Yusuf, Salma (2012) “The Rise of Judicially Enforced Economic, Social, and Cultural Rights–Refocusing Perspectives,” Seattle Journal for Social Justice: Vol. 10: Iss. 2, Article 3.
There is little disagreement that the past two decades have been characterized by a rise in the judicial enforcement of economic, social and cultural rights (ESCRs) in several regions of the world. As a result, there has been a tendency to assume that the debate on the justiciability of ESCRs and the attendant judicial role has been settled once and for all. However, this article demonstrates that an abandonment of the debate altogether would be fallacious. While acknowledging that the conventional concerns surrounding the debate have been considerably thwarted, this article proposes the need for a shift in focus to new issues that have surfaced in recent times.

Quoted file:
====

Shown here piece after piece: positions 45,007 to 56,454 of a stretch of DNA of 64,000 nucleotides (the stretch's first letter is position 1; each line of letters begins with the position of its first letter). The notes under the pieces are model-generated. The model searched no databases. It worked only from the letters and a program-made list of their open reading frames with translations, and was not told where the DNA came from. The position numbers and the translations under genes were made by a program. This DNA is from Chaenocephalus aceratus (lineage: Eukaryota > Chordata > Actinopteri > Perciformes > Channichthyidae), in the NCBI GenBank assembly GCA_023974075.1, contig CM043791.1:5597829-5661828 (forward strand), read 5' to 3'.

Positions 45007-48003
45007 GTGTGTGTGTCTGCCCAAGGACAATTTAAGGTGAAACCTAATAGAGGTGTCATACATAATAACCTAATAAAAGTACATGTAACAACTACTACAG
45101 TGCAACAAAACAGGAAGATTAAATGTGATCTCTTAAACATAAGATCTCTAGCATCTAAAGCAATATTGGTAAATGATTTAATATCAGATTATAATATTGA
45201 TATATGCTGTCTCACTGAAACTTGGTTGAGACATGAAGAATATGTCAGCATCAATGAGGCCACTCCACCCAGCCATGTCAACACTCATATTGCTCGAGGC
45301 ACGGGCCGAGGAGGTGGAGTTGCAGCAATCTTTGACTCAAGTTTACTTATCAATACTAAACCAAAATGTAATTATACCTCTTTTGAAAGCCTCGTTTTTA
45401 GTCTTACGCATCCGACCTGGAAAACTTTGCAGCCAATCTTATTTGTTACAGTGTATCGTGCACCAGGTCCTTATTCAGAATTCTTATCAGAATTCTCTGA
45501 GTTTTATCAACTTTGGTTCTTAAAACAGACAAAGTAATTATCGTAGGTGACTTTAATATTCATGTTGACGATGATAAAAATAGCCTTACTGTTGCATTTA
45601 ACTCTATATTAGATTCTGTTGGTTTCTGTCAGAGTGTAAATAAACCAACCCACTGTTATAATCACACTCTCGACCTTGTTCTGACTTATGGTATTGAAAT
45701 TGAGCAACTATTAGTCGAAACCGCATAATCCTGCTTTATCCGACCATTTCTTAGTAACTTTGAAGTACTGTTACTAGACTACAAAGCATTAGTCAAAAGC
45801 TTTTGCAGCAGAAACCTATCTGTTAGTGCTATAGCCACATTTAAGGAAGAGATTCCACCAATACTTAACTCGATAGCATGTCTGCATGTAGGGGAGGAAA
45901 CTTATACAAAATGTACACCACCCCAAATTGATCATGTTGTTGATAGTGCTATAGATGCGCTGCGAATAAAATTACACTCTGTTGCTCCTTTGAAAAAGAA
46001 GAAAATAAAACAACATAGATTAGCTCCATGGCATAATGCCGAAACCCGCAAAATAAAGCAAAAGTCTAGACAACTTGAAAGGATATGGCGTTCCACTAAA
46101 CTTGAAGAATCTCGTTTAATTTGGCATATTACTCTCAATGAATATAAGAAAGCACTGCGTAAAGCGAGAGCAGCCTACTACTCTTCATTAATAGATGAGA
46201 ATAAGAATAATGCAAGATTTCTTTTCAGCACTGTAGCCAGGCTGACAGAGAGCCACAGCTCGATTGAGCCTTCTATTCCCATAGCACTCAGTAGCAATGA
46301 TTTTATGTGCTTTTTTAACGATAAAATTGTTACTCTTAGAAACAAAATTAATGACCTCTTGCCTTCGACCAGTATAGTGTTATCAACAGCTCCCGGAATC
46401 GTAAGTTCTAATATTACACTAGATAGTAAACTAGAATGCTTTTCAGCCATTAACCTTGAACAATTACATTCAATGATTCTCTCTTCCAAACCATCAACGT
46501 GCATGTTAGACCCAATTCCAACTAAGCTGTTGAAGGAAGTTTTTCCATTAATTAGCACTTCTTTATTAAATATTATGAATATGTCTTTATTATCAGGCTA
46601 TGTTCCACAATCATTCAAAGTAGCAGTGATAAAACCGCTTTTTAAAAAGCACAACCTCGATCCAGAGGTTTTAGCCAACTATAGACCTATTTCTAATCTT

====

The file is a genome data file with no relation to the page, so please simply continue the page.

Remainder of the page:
The emergence of a “changed landscape” for the judicial enforcement of ESCRs has arisen as a consequence of the development of a set of phenomena that will be outlined in this article. This article also argues that because this set of phenomena has a direct bearing on the judicial enforcement of ESCRs, each of the phenomena goes to the heart of the debate on the judicial role in such situations. Further, this article makes a case for revisiting the judicial role in the wake of this “changed landscape,” a task that becomes not only inevitable, but necessary as well. Finally, this article engages in a reconsideration of the judicial role in this changed context.